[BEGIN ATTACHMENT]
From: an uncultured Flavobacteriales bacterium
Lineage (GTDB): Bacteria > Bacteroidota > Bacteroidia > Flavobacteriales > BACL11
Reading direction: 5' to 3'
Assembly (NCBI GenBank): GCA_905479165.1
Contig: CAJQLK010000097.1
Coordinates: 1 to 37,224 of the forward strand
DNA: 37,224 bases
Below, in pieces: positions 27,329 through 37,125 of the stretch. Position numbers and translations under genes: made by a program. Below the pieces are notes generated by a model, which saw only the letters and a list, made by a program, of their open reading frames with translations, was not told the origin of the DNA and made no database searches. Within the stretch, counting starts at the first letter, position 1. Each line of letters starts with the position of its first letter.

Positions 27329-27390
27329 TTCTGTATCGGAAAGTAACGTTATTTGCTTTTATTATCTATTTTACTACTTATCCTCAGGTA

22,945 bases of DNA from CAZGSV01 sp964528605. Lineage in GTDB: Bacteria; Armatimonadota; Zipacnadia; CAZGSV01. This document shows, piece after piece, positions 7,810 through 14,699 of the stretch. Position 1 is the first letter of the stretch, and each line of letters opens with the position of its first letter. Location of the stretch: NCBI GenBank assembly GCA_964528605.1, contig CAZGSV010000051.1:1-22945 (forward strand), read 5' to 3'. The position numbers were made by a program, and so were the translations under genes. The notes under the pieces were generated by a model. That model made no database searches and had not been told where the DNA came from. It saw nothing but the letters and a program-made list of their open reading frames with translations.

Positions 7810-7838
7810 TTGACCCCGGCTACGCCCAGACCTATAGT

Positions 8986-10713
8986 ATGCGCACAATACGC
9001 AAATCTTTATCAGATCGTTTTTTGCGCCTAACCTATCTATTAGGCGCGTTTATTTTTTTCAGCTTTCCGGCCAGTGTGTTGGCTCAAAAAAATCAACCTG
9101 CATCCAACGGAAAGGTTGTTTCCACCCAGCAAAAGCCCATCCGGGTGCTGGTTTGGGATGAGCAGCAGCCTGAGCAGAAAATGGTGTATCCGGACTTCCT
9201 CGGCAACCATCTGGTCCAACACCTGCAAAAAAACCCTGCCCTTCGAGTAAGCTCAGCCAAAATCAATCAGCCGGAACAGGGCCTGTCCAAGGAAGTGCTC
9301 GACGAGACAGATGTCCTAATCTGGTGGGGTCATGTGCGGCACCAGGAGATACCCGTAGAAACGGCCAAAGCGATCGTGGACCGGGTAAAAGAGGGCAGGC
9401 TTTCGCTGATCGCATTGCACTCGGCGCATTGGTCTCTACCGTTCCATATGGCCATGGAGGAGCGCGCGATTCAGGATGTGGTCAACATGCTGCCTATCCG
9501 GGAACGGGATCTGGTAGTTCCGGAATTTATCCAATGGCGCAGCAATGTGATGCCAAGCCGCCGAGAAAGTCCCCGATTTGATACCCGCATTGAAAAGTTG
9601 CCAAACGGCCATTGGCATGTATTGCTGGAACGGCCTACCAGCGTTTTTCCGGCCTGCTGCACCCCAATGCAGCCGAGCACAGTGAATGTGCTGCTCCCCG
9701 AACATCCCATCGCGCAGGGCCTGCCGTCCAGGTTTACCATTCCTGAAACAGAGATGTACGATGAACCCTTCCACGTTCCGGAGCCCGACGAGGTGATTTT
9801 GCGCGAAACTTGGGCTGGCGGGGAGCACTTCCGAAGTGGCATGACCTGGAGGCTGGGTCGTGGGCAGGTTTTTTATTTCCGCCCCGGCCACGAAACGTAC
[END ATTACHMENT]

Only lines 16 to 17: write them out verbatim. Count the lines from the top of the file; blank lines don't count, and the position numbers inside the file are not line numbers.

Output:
9001 AAATCTTTATCAGATCGTTTTTTGCGCCTAACCTATCTATTAGGCGCGTTTATTTTTTTCAGCTTTCCGGCCAGTGTGTTGGCTCAAAAAAATCAACCTG
9101 CATCCAACGGAAAGGTTGTTTCCACCCAGCAAAAGCCCATCCGGGTGCTGGTTTGGGATGAGCAGCAGCCTGAGCAGAAAATGGTGTATCCGGACTTCCT